Appealing to kids entranced with uniforms and vehicles but inconsequential to the rest.

READ REVIEW

OFFICER PETE

There is a minor mystery to be solved in this imported (uncredited) translation from the Dutch.

The chief of police sends Officer Pete to the post office with a letter marked “TOP SECRET.” As Pete leaves, a hook mysteriously lifts his police cap off his head. (Could it be from a fishing rod? The answer will be revealed later.) Pete and his trusty dog, Sniffer, spend the rest of the book searching for his hat throughout the small European community, using all the police vehicles at his disposal: a car, a motorcycle, and even a helicopter. He also dons an undercover disguise, but despite the visual clues planted for observant young readers in every double-page spread, Pete can’t seem to find his hat. His colleagues, spotted everywhere, are planning a special celebration for him, and many of the objects in the concluding party scene can be found in earlier pictures. In the colorful, animated cartoon-style illustrations, the town and the round-eyed, childlike police officers and other people resemble a Playmobil set; Pete and the chief of police are both white, but other residents of the town and one officer are people of color. Young readers may be engaged in the possibility of imaginative play with these community helpers, but the text is a bit long and wordy for the intended audience.

Appealing to kids entranced with uniforms and vehicles but inconsequential to the rest. (Picture book. 4-6)

Pub Date: July 1, 2018

ISBN: 978-1-60537-378-2

Page Count: 32

Publisher: Clavis

Review Posted Online: May 14, 2018

Kirkus Reviews Issue: June 1, 2018

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A valuable asset to the library of a child who experiences anxiety and a great book to get children talking about their...

RUBY FINDS A WORRY

Ruby is an adventurous and happy child until the day she discovers a Worry.

Ruby barely sees the Worry—depicted as a blob of yellow with a frowny unibrow—at first, but as it hovers, the more she notices it and the larger it grows. The longer Ruby is affected by this Worry, the fewer colors appear on the page. Though she tries not to pay attention to the Worry, which no one else can see, ignoring it prevents her from enjoying the things that she once loved. Her constant anxiety about the Worry causes the bright yellow blob to crowd Ruby’s everyday life, which by this point is nearly all washes of gray and white. But at the playground, Ruby sees a boy sitting on a bench with a growing sky-blue Worry of his own. When she invites the boy to talk, his Worry begins to shrink—and when Ruby talks about her own Worry, it also grows smaller. By the book’s conclusion, Ruby learns to control her Worry by talking about what worries her, a priceless lesson for any child—or adult—conveyed in a beautifully child-friendly manner. Ruby presents black, with hair in cornrows and two big afro-puff pigtails, while the boy has pale skin and spiky black hair.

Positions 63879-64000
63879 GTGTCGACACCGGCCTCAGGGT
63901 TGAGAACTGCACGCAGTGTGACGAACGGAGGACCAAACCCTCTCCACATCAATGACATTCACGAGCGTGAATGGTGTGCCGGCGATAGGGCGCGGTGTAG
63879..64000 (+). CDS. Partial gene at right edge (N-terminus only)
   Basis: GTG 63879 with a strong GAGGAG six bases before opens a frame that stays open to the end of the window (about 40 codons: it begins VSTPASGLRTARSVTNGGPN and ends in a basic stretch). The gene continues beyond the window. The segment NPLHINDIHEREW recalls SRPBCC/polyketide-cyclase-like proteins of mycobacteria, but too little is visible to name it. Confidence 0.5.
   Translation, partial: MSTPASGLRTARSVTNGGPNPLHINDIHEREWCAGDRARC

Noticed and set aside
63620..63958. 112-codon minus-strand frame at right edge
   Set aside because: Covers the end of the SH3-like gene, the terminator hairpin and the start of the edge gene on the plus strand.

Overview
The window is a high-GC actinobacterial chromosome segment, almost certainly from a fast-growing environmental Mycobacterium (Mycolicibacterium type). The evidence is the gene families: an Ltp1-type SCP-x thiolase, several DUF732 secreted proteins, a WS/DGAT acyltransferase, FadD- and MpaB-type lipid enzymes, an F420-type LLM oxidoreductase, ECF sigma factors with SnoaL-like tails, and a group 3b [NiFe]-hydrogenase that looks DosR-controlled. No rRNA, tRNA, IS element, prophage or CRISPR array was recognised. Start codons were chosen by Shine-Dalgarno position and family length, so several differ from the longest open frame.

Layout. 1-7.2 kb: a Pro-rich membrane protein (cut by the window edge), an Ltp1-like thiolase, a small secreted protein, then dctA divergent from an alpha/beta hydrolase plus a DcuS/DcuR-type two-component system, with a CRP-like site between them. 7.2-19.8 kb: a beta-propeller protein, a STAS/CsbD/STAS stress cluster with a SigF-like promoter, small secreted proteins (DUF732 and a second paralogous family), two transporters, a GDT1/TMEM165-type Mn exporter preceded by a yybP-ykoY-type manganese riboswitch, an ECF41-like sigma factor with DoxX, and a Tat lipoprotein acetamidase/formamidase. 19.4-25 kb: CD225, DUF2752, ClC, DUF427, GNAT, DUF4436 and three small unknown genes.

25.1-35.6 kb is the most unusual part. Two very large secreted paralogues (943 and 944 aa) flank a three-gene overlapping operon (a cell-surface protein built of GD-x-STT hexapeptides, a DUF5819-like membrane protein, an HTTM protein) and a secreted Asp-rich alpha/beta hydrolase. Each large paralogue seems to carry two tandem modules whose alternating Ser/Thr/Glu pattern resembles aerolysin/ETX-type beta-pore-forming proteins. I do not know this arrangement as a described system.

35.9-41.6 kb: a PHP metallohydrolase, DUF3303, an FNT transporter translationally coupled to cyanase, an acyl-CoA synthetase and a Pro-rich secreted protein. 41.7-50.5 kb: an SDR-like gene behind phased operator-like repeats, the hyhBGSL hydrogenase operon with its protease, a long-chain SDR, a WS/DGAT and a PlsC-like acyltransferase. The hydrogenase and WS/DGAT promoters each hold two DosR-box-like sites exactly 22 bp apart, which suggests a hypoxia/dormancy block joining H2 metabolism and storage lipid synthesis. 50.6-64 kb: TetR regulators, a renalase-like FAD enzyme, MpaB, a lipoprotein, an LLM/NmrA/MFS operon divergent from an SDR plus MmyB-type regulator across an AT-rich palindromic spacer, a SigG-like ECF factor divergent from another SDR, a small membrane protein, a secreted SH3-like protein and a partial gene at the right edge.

A valuable asset to the library of a child who experiences anxiety and a great book to get children talking about their feelings . (Picture book. 4-6)

Pub Date: Sept. 3, 2019

ISBN: 978-1-5476-0237-7

Page Count: 32

Publisher: Bloomsbury

Review Posted Online: May 8, 2019

Kirkus Reviews Issue: June 1, 2019

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A welcome addition to autumnal storytelling—and to tales of traditional enemies overcoming their history.

THE SCARECROW

Ferry and the Fans portray a popular seasonal character’s unlikely friendship.

Initially, the protagonist is shown in his solitary world: “Scarecrow stands alone and scares / the fox and deer, / the mice and crows. / It’s all he does. It’s all he knows.” His presence is effective; the animals stay outside the fenced-in fields, but the omniscient narrator laments the character’s lack of friends or places to go. Everything changes when a baby crow falls nearby. Breaking his pole so he can bend, the scarecrow picks it up, placing the creature in the bib of his overalls while singing a lullaby. Both abandon natural tendencies until the crow learns to fly—and thus departs. The aabb rhyme scheme flows reasonably well, propelling the narrative through fall, winter, and spring, when the mature crow returns with a mate to build a nest in the overalls bib that once was his home. The Fan brothers capture the emotional tenor of the seasons and the main character in their panoramic pencil, ballpoint, and digital compositions. Particularly poignant is the close-up of the scarecrow’s burlap face, his stitched mouth and leaf-rimmed head conveying such sadness after his companion goes. Some adults may wonder why the scarecrow seems to have only partial agency, but children will be tuned into the problem, gratified by the resolution.

A welcome addition to autumnal storytelling—and to tales of traditional enemies overcoming their history. (Picture book. 4-6)

Pub Date: Sept. 3, 2019

ISBN: 978-0-06-247576-3

Page Count: 40

Publisher: Harper/HarperCollins

Review Posted Online: May 8, 2019

Kirkus Reviews Issue: June 1, 2019

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